Growing up as I did in the long shadow of Jaws there wasn’t a kid on the street who didn’t know who Captain Quint was. We all knew his rough exterior and the story of the Indianapolis or we giggled at his toast to swimming with bowel legged women. The main difference between me and many of my friends was I wanted to know more about the actor Robert Shaw who played Quint and watch his other film roles. Sadly due to his early death there isn’t really that many but this John Frankenheimer title must have served as the guide for making an excellent thriller in the terrorist genre for those that have come since.
The opening raid on a terrorist hideout led by Shaw’s elite tactical group sets the tone for the the films easy to take two and a half hour length. Shaw’s character is known as “the final solution.” When he is called upon there are no prisoners to be taken. Self doubt begins to creep into his character as we shall see when he makes the mistake of leaving a woman alive during the raid. Little does he know that Marthe Keller is about to make his life hell.
Keller has convinced her American lover to join her in a suicide bombing of enormous proportions. Good Year Blimp size proportions! Bruce Dern stars as her deranged partner. He’s a returning war hero who can’t fit in. Please remember that this was filmed at a time when this type of character wasn’t the cliche it arguably became in the years that followed. You could argue however that Dern became the poster boy for the tortured Vietnam vet on film. Especially with Coming Home right behind this release.
Shaw and partner Steven Keats arrive in the United States on the trail of Keller with a tape recording that convinces U.S. intelligence that Shaw is onto something. What they don’t realize is the methods he’ll use to get information from the likes of Michael V. Gazzo. Actor Shaw makes for a determined officer of the law.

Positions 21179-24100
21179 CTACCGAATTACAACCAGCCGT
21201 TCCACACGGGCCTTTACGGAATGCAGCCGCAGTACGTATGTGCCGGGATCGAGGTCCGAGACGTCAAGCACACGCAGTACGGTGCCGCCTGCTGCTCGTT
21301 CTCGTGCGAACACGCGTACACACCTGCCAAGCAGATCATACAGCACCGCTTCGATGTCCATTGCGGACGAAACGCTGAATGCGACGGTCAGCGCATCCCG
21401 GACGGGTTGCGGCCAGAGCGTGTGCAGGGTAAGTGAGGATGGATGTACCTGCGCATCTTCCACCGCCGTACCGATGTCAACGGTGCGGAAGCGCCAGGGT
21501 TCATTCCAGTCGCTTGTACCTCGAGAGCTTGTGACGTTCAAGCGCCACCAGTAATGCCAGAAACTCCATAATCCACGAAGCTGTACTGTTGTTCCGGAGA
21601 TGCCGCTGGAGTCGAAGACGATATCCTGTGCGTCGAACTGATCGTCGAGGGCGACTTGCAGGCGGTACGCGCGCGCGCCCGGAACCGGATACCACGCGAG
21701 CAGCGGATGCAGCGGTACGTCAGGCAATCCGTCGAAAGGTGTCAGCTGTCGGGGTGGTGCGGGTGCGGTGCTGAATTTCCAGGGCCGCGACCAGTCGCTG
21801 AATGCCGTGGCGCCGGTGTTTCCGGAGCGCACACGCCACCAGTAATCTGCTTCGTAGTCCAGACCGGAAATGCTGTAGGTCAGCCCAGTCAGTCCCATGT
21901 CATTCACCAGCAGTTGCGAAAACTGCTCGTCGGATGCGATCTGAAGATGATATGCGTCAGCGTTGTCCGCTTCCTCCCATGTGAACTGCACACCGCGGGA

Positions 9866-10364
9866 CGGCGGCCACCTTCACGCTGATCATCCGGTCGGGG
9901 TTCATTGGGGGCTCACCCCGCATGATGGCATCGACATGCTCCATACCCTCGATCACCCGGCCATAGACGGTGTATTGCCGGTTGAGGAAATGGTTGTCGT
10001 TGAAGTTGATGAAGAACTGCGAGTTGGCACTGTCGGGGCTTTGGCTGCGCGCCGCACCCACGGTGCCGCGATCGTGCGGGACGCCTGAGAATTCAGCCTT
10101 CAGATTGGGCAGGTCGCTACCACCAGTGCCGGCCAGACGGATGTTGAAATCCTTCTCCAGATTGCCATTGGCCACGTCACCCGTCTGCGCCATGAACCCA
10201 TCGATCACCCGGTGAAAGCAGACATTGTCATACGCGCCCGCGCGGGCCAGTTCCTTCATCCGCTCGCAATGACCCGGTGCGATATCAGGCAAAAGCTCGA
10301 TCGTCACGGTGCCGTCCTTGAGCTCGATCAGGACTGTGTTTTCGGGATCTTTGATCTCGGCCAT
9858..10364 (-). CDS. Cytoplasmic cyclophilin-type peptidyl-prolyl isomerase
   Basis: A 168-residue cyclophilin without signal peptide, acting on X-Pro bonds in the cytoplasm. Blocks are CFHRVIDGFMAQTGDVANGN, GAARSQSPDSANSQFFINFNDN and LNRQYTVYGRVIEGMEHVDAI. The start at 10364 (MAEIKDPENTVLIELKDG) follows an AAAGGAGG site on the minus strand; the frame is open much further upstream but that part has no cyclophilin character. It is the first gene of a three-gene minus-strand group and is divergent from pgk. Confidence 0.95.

“What exactly is this superbowl?”
The terrorist plot begins to take shape after Shaw takes down one of Keller’s contacts, Bekim Fehmiu. He just can’t quite figure out how they intend to create chaos at the game.
This is where Dern comes in, he’ll be piloting the Blimp from above.
This really is a riveting film with a great score by John Williams to tighten up the tension. Having Shaw and crew running along the sidelines of a real game between the Cowboys and the Steelers makes it all that more realistic.
Our three leads are all rock solid in their performances and it should be noted that Dern never turns this into a cartoon character. The script fleshes out all three leads and the reasons for their actions.
Dern was by this time a well known face and is still active having just scored an Oscar nomination last year in Nebraska. Keller was just coming off another thriller in The Marathon Man and continues to act overseas.
Sadly Robert Shaw only had three films remaining before his death and none match this gripping effort. Robert died in August of 1978 at the age of 51 leaving his final film Avalanche Express unfinished. By the time it was released it turned out as an embarrassment to all involved.
Like many films from John Frankenheimer, this one is well worth checking out. If like me you hadn’t seen it for many years it’s about time to revisit it. I’m glad I did.
Great movie, you’re right, nobody does intense and deranged like Dern, Shaw is always great to watch for me too.
This one was really great to revisit. Shaw one of those guys that just peaked in popularity when he passed. Sad. Dern always been a favorite of mine.
Nice review. I’m long overdue for a revisit to Black Sunday and I should probably watch it as a double bill with Seven Days in May. Nobody could direct a thriller like John Frankenheimer.
Seven Days is a great political thriller. Fine performances throughout. I also really love The Train.